The visual system is responsible for the body’s ability to perceive and interpret one’s surroundings using visible light. Children with visual processing issues may have trouble recognizing slight variations in color or brightness, gauging the size and distance of objects, reading, or concentrating in bright, busy environments.
See below for a quick guide on identifying visual issues as a seeker, avoider or sensory challenged and how you can help support your child with these struggles.
Visual Issues May Appear As | How to Support Visual Issues | Learn About the Other Senses
Visual Issues May Appear As:
- Seek out bright or busy environments.
- Prefer toys with bright, reflective, or shiny surfaces.
- Be distracted by objects with spinning, flashing, or moving lights.
- Insist on clothing and toys with specific shapes, colors, and patterns.
- Crave screen time and prefer stimulating movies and games.
- Seek out dark or secluded environments.
- Avoid messy rooms and busy, crowded spaces.
- Frequently cover their eyes or hide their heads under pillows or clothing.
- React strongly or as if in pain to bright, strobing, or fluorescent light.
- Perceive dim, normal, or natural as much brighter than it actually is.
- Be bothered or distracted by objects with bright, reflective, or shiny surfaces.
- Be bothered or distracted by objects with spinning, flashing, or moving lights.
- Prefer clothing and toys with muted and simple shapes, colors, and patterns.
- Have difficulty distinguishing between letters, numbers, and symbols.
- Be slow to recognize characteristics of objects, such as size, shape, or color.
- Be unable to judge the distance between people and other objects.
- Have difficulty reading the facial expressions and emotional cues of others.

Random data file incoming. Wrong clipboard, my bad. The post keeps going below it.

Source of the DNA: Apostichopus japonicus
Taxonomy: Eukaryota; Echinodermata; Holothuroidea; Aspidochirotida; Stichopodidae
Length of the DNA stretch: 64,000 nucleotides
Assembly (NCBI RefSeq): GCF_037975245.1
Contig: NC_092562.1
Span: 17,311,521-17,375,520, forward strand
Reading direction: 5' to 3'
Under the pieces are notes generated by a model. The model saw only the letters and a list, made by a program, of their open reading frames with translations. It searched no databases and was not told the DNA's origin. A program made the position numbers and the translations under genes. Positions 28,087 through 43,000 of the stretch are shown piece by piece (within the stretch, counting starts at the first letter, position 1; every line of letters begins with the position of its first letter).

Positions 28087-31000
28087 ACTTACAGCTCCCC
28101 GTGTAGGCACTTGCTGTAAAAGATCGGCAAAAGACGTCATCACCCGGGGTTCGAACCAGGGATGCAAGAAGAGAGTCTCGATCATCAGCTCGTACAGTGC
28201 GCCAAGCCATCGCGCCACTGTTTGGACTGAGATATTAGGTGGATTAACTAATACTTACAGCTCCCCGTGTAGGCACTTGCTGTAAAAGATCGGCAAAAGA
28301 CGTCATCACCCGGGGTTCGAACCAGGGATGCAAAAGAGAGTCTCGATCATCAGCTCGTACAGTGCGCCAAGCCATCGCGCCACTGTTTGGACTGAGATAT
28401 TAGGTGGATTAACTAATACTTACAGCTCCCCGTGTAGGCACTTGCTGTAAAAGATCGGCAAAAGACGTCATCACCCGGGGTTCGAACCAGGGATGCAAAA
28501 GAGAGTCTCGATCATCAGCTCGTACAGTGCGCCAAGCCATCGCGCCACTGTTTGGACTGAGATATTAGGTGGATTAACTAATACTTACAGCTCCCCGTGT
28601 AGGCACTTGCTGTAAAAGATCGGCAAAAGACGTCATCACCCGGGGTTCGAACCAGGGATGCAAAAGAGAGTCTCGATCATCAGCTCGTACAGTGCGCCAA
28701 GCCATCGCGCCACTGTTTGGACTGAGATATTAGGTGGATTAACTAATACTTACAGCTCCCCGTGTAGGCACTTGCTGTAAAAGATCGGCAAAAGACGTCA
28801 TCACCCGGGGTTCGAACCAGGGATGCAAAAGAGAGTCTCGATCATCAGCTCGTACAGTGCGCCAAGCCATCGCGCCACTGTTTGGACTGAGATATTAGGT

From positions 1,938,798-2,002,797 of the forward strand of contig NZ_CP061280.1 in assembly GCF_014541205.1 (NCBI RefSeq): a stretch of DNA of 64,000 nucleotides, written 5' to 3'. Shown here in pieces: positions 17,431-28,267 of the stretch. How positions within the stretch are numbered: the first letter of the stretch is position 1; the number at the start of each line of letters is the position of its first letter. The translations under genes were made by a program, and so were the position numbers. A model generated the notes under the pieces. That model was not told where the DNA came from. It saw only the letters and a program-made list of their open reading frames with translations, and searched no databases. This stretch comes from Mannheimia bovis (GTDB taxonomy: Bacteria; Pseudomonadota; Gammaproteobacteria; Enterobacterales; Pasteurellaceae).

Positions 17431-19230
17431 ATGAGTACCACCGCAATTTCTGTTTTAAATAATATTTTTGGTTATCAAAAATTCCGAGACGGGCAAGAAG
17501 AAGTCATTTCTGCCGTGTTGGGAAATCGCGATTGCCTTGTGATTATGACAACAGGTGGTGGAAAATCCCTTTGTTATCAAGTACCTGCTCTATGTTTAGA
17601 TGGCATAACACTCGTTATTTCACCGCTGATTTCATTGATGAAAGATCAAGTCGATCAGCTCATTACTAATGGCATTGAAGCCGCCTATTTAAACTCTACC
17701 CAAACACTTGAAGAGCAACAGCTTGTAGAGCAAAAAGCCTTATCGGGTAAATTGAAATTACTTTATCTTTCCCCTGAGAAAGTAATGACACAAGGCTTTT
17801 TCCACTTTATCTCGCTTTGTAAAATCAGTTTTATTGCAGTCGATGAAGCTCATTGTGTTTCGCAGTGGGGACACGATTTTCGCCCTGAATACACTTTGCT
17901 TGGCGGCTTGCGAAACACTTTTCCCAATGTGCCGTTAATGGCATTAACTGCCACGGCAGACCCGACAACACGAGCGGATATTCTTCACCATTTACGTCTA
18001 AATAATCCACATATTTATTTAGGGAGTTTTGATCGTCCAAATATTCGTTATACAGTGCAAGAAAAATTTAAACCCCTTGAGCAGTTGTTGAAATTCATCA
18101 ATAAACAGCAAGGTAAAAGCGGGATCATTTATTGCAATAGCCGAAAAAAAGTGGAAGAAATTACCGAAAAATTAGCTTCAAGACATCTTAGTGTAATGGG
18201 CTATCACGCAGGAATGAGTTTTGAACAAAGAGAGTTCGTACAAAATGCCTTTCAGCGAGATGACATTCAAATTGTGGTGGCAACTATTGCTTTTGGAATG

How to Support Visual Issues:
- Play with flashlights and other visually stimulating toys.
- Encourage a healthy amount of screen time.
- Sleep with a nightlight or calming alternative, such as a lava lamp.
- Provide a variety of colors and patterns in toys, décor, and clothing.
- Use visual aids while studying to help reinforce key concepts.
- Schedule time throughout the day to watch videos or play with stimulating toys. This can be especially helpful when transitioning from one activity to another.
- Avoid toys and games with flashing or blinking lights.
- Keep curtains or blinds closed whenever possible.
- Wear sunglasses, tinted glasses, or hats when needed.
- Give advance warning of bright or unexpected light whenever possible.
- Be conscious of colors and patterns in toys, décor, and clothing.
- Replace bright overhead lights with dimmable floor, table, or desk lamps.
- Be mindful of clutter, reflective surfaces, and lights from electronics or appliances.
- Work on calming strategies and develop a plan for how to exit overwhelming situations.
- Label or color-code similar objects, such as books or study materials, and keep them in a designated place.
- Play outdoor games, such as catch or soccer, to practice coordination and gauging the distance between people and objects.
- Play games to practice grouping like items together. (“Can you find everything in the room that is a circle? Every picture in the book that is related to sports or food?”)
- Play games to practice distinguishing between numbers, letters, and symbols. (“d and b, 5 and S, S and $—are these the same or different?”)
- Assign chores that have a large visual component, such as matching socks, putting away silverware, or sweeping the floor.
Read more about the visual system on the STAR institute’s website.